How traditional selling encourages customers to buy on price

Can you imagine how it feels to be sold to by 1,400 different printing companies?

That is what happened to me as a buyer. In fact, that’s a pretty conservative estimate of the number of printing companies that I spoke to during my print buying career.

In theory, I should be able to tell you about all the creative sales approaches that I received. Unfortunately, the reality was rather less positive. 98% of the sales approaches that I received followed a broadly similar pattern.

Here’s what usually happened. The sales person would tell me a bit about their company. Then they would try and sell me some printing. But, by then, it was usually too late. I would only be interested in price.

Why did so many of these companies fail to sell effectively?

The trouble was that they all focused on the same things. Here’s a list of what I could expect to hear from a typical printing company:

They had great service. As a buyer, I expect great service as standard. You are not going to raise my interest by telling me that you look after your customers well. If you want to see some worrying statistics about why companies shouldn’t sell on service, see here.

How do your prospects feel when you sell to them?

They offered excellent quality. Again, as a buyer, I expect a printer to be able to put ink on paper well. That’s why you are offering me print. Being able to do this doesn’t make you stand out from the crowd. Remember also that the majority of buyers are quite happy with the level of quality they already source. They don’t need the higher quality that so many printing companies are trying to sell them.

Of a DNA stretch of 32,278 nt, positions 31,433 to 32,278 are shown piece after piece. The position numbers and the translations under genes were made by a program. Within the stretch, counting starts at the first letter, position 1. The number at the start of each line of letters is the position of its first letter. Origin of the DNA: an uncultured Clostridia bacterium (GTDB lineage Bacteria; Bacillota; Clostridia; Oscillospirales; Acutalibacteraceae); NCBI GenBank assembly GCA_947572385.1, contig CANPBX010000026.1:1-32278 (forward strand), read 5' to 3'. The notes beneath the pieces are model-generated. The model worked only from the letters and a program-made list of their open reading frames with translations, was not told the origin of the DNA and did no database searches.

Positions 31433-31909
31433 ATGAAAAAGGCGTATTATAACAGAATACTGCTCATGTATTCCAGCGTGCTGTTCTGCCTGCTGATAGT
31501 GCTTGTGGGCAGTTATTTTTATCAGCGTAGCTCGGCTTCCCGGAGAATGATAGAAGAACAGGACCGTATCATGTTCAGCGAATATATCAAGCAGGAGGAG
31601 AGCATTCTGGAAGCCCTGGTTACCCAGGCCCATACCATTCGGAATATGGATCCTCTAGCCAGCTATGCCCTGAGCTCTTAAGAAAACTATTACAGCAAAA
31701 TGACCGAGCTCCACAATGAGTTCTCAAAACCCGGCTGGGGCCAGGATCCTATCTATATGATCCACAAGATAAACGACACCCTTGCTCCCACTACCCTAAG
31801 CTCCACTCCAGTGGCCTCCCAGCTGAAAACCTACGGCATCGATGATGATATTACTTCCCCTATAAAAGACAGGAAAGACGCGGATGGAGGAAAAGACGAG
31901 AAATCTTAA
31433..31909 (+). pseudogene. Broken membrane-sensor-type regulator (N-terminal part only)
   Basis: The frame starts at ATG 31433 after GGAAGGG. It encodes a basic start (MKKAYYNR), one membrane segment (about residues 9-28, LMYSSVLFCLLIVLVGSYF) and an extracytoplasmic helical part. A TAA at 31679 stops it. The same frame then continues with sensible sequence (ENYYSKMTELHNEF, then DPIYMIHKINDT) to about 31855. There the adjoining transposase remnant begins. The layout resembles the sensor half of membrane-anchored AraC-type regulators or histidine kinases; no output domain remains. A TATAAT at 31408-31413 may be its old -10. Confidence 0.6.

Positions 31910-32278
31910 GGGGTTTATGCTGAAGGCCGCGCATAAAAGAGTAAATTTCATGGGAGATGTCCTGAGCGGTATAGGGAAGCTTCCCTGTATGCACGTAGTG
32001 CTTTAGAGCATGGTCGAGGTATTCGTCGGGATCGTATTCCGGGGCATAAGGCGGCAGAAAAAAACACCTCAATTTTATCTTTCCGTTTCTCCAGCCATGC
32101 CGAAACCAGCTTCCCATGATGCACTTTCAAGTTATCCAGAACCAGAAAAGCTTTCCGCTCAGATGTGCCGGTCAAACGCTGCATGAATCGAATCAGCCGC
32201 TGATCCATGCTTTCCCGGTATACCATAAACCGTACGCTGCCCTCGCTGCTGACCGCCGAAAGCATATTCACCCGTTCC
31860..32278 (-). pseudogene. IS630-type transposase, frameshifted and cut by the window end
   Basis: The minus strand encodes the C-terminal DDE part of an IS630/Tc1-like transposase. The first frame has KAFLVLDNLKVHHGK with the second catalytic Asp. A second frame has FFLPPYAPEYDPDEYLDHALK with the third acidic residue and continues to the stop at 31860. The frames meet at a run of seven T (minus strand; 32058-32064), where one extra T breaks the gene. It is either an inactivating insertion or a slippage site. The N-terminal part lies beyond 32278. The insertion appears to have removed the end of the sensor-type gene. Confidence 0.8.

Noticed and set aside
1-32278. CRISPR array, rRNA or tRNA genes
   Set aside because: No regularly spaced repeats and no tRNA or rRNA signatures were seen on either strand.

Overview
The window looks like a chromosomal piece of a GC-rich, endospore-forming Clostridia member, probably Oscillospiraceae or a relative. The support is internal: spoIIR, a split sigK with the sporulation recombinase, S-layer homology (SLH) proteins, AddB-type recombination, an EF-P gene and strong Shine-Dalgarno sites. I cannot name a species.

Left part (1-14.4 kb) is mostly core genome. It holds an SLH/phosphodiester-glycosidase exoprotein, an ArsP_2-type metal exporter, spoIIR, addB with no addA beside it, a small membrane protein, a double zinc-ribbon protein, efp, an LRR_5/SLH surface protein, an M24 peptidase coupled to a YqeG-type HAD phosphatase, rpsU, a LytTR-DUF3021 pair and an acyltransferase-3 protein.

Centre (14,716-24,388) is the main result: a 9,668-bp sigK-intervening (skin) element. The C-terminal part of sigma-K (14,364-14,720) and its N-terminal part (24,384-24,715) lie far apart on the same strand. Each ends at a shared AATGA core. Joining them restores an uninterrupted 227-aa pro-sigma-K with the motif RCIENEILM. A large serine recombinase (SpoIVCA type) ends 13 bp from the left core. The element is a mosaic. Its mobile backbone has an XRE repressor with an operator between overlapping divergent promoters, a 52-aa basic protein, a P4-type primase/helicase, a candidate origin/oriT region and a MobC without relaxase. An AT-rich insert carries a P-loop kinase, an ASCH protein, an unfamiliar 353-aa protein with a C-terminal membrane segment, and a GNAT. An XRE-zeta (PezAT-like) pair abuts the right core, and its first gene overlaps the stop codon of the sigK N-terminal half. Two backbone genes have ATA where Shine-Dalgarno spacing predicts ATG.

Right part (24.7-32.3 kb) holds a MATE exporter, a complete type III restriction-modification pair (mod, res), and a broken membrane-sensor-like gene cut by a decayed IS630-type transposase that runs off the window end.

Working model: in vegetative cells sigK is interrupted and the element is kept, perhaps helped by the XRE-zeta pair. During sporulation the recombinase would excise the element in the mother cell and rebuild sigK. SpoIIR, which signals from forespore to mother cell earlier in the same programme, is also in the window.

They talked about company history. Most buyers do not care that you have been going for many years, or about the interesting family history of the owners. They just want to get straight to the point and find out what you can do for them now.

They had unusual machinery. Few buyers understand plant lists. They are interested in what you offer, not how you produce it.

They used the word innovative a lot. Some companies are proud that they do things differently. That’s great. But sell buyers a different service or product. Don’t sell innovation for the sake of it.

Why did all these company features encourage me to choose on price?

If I hear of lots of companies that all offer great service and quality, good history, unusual machinery and innovation then they all begin to sound very similar. If any buyer is faced with a load of similar options then they will typically choose based on one factor. That factor is price.

In order to move the conversation away from price it’s important to use a different type of sales message.

Introducing the TPD Principle

A sales message based on the TPD Principle is focused on the customer rather than you. It sells on results rather than features and benefits. It puts the conversation on a different footing from the typical print sales conversation.

TPD stands for three things: target audience, pain and difference. In other words your sales message is focussed on a very specific type of person. It talks about the pain and challenges that they face and how you solve them. Finally, it explains why a buyer should choose your company rather than another one.

If your sales message contains these three elements then you will stand apart from the competition. You have a much better chance of converting prospects into customers.

Here are two quick action points for you

Firstly, check your sales message against the issues that I outlined earlier in this article. Are there points that you are selling on that may encourage buyers to choose on price?

Secondly, keep an eye out for my next email on Thursday. I outline the first steps to take in order to create an effective TPD sales message.

It’s important to begin developing a message in this way. After all, you don’t want to end up as one of the 98%!
PS Are you looking for other simple but effective strategies to help you connect with today’s buyers? Download this essential resource. You’ll also be signed up to the “Views From The Buyer Community” at no cost, where you receive useful resources, tips, rants and stories three time a week

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